But whether it be intentionally or inadvertently, Halsey has drummed up attention for their new music. Smaller artists don’t have the luxury of being able to instantly reach the masses. Sizzy Rocket said that up and comers like herself have to struggle more to get the spotlight, while mainstream artists have a larger fanbase to fall back on.
“I feel like smaller artists are more affected because we’re getting buried, right?” she said. “There’s so much content, there are so many people trying to go viral.”
“I feel like larger artists, because they have a more established and bigger audience, they sort of have access to that attention already,” Sizzy Rocket continued. “But for smaller artists, we sort of have to like, dig, dig through the pile of everyone else sort of grabbing for that trend.”
While Sizzy Rocket does not consider herself a viral artist, she said she did at one point try to go viral on TikTok. After filming the video, she felt it would be of no benefit.
“I just couldn’t post it because I didn’t understand how that sort of cheap grab for attention would help me deliver the message of my music,” she said.
With that said, Sizzy Rocket said she does not blame any TikTok artists who went viral on their own. Instead, she pointed the finger at labels who are trying to drive inorganic viral success while lacking an understanding of how art and social media interact with one another.
“I don’t want to place any blame on the actual TikTok artists who did go viral. I feel like they deserve to make their art as well,” she said. “It’s more about the label prioritizing the platform over the art itself.”
Other artists like Zara Larsson and Florence Welch have bemoaned the pressures they face from their record companies to be active on TikTok. Many agree that the expectations labels have in this arena are unfair to artists.
“labels all want a dove cameron ‘boyfriend’ moment (which i’d argue was rather organic) but how sustainable is that kind of traction as it’s v fleeting + how can artists even replicate that kind of virality,” culture writer Zoya Raza-Sheikh asked on Twitter.
For Halsey, it remains unclear when their new song will see the light of day. In a tweet, they claimed their label was impressed by their TikTok’s traction, but only said “we’ll see” when asked if the song could be released.
See what others are saying: (Variety) (Rolling Stone) (Entertainment Weekly)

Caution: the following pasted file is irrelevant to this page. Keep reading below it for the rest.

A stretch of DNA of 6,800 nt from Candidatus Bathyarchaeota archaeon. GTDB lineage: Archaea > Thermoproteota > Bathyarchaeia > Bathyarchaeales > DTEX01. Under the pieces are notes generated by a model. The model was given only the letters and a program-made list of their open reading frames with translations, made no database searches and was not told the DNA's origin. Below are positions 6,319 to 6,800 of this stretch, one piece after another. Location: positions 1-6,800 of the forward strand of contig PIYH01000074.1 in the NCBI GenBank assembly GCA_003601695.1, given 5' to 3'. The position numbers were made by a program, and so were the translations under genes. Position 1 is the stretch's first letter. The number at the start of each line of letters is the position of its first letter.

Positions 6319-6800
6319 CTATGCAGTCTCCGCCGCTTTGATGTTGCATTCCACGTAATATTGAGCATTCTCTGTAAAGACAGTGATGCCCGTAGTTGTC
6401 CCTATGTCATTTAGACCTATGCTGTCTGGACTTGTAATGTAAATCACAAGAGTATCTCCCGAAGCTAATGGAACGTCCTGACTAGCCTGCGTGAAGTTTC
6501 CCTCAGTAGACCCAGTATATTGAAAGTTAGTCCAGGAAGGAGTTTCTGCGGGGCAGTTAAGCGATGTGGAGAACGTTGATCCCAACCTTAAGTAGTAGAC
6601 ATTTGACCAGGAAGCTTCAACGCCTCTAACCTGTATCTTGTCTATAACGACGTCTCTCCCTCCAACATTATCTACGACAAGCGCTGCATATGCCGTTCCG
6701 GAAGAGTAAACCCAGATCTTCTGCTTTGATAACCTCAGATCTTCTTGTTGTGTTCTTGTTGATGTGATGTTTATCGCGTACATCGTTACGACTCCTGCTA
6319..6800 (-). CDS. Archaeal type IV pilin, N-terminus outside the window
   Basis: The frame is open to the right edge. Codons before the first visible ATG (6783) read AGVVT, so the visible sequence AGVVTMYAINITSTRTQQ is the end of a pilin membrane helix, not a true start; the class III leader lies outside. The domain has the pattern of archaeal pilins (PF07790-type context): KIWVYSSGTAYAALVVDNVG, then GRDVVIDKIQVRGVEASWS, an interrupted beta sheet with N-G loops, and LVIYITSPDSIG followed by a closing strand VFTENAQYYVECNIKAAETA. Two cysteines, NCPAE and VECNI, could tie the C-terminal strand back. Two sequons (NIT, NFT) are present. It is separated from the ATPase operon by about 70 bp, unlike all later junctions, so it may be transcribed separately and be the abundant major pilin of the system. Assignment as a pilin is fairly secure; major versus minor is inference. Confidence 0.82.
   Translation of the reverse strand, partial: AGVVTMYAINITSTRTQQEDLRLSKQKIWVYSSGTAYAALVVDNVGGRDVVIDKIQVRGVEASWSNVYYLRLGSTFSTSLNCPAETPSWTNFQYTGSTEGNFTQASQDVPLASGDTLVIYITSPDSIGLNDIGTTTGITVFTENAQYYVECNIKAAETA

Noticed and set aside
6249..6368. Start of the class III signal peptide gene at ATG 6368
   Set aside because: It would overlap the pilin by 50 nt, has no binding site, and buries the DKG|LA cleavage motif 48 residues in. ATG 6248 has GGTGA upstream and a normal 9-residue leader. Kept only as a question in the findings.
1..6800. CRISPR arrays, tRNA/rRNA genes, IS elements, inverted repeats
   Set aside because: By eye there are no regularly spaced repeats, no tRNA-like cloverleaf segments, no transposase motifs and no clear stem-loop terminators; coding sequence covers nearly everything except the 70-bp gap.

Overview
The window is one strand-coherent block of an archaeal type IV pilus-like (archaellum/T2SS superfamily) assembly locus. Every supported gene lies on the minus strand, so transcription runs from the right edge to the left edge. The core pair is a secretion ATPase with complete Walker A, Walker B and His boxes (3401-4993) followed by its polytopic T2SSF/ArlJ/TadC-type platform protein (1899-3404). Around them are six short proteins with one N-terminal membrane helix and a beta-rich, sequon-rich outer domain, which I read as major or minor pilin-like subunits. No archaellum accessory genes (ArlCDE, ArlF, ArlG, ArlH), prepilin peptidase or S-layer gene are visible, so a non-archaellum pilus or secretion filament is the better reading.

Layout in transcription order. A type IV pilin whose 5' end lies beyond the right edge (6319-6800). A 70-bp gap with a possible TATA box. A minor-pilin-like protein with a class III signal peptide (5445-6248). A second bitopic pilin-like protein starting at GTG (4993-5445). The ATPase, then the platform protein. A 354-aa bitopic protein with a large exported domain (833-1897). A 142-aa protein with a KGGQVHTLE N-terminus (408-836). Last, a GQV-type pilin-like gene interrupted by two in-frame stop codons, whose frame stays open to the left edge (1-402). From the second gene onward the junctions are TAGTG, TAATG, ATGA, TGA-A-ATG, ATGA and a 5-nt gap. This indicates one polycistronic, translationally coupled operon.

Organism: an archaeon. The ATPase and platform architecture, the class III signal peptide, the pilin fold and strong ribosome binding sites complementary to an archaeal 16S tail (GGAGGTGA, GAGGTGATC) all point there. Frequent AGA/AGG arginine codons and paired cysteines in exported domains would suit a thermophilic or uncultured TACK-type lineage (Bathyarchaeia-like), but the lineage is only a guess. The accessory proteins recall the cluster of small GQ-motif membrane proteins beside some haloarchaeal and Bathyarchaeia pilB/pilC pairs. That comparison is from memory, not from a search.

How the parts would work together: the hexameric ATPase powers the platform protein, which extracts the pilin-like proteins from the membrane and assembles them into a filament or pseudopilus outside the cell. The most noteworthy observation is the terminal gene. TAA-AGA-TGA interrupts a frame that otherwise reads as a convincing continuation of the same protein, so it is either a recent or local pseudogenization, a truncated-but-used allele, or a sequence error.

N.Y. State Senate Passes Bill Championed by Jay-Z That Would Restrict Use of Rap Lyrics in Court
A companion bill currently sits in the state’s assembly.
“Rap Music on Trial” Passes Senate
The New York State Senate passed legislation on Tuesday that would curb prosecutors’ ability to cite rap lyrics and other creative works as evidence in legal battles.
Dubbed “Rap Music on Trial,” the bill aims to “enhance the free speech protections of New Yorkers by banning the use of art created by a defendant as evidence against them in a courtroom,” according to a statement from State Sens. Brad Hoylman (D-Manhattan) and Jamaal Bailey (D-Queens).
“The legislation will protect all artists and content creators, including rappers from having their lyrics wielded against them by prosecutors,” the statement continued.
Right now, all forms of creative expression, including rap lyrics, can be used as evidence in criminal cases. Rap lyrics, however, are more likely to be weaponized against those who wrote them in trial, experts say.
“The use of rap and hip-hop lyrics in particular is emblematic of the systemic racism that permeates our criminal justice system,” Bailey said in a statement.
Hoylman agrees that there is a double standard.
“Nobody thinks Johnny Cash shot a man in Reno just to watch him die, or that David Byrne is a psycho killer, but routinely rappers have their lyrics used against them in criminal trials,” he tweeted.
The bill would not fully ban the use of rap lyrics in court. If made into law, prosecutors would need “clear and convincing proof that there is a literal, factual nexus between creative expression and the facts of the case” in order to use these works as evidence.
Major artists including Jay-Z, Meek Mill, Kelly Rowland, and Robin Thicke previously signed a letter in support of the legislation.
A companion bill currently sits in the New York State Assembly.
Rap Lyrics in Court